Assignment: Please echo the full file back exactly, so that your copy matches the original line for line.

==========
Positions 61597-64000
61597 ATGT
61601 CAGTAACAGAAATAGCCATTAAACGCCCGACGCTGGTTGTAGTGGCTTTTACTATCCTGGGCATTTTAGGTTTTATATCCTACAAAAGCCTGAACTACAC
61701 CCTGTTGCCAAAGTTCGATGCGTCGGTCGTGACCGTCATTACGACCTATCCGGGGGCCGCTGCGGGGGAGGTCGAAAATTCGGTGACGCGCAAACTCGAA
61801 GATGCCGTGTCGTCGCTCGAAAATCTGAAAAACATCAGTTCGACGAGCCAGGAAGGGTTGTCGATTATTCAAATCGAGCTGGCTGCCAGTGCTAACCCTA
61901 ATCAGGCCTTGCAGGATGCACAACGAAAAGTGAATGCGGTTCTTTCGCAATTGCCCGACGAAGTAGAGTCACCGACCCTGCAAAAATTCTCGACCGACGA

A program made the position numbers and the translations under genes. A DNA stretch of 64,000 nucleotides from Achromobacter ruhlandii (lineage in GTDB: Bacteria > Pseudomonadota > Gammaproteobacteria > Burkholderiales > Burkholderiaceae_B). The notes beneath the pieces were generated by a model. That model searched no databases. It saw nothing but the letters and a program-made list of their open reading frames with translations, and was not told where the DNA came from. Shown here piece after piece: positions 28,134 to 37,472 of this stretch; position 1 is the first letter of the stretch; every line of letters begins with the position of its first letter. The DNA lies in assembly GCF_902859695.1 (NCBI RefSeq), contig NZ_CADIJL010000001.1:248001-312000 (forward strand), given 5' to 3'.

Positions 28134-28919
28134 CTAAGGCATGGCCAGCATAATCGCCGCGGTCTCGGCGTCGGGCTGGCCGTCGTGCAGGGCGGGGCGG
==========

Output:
Positions 61597-64000
61597 ATGT
61601 CAGTAACAGAAATAGCCATTAAACGCCCGACGCTGGTTGTAGTGGCTTTTACTATCCTGGGCATTTTAGGTTTTATATCCTACAAAAGCCTGAACTACAC
61701 CCTGTTGCCAAAGTTCGATGCGTCGGTCGTGACCGTCATTACGACCTATCCGGGGGCCGCTGCGGGGGAGGTCGAAAATTCGGTGACGCGCAAACTCGAA
61801 GATGCCGTGTCGTCGCTCGAAAATCTGAAAAACATCAGTTCGACGAGCCAGGAAGGGTTGTCGATTATTCAAATCGAGCTGGCTGCCAGTGCTAACCCTA
61901 ATCAGGCCTTGCAGGATGCACAACGAAAAGTGAATGCGGTTCTTTCGCAATTGCCCGACGAAGTAGAGTCACCGACCCTGCAAAAATTCTCGACCGACGA

A program made the position numbers and the translations under genes. A DNA stretch of 64,000 nucleotides from Achromobacter ruhlandii (lineage in GTDB: Bacteria > Pseudomonadota > Gammaproteobacteria > Burkholderiales > Burkholderiaceae_B). The notes beneath the pieces were generated by a model. That model searched no databases. It saw nothing but the letters and a program-made list of their open reading frames with translations, and was not told where the DNA came from. Shown here piece after piece: positions 28,134 to 37,472 of this stretch; position 1 is the first letter of the stretch; every line of letters begins with the position of its first letter. The DNA lies in assembly GCF_902859695.1 (NCBI RefSeq), contig NZ_CADIJL010000001.1:248001-312000 (forward strand), given 5' to 3'.

Positions 28134-28919
28134 CTAAGGCATGGCCAGCATAATCGCCGCGGTCTCGGCGTCGGGCTGGCCGTCGTGCAGGGCGGGGCGG